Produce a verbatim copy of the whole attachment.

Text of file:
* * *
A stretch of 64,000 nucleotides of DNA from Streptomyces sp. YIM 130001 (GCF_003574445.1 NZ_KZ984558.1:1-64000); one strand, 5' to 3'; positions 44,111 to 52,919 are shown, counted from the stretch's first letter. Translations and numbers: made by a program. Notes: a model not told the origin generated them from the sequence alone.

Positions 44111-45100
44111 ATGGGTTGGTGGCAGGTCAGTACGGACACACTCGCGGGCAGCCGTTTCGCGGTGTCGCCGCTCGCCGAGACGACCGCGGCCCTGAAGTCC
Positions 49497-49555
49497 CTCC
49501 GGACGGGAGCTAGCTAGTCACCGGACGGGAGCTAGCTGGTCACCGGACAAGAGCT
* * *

A stretch of 64,000 nucleotides of DNA from Streptomyces sp. YIM 130001 (GCF_003574445.1 NZ_KZ984558.1:1-64000); one strand, 5' to 3'; positions 44,111 to 52,919 are shown, counted from the stretch's first letter. Translations and numbers: made by a program. Notes: a model not told the origin generated them from the sequence alone.

Positions 44111-45100
44111 ATGGGTTGGTGGCAGGTCAGTACGGACACACTCGCGGGCAGCCGTTTCGCGGTGTCGCCGCTCGCCGAGACGACCGCGGCCCTGAAGTCC
Positions 49497-49555
49497 CTCC
49501 GGACGGGAGCTAGCTAGTCACCGGACGGGAGCTAGCTGGTCACCGGACAAGAGCT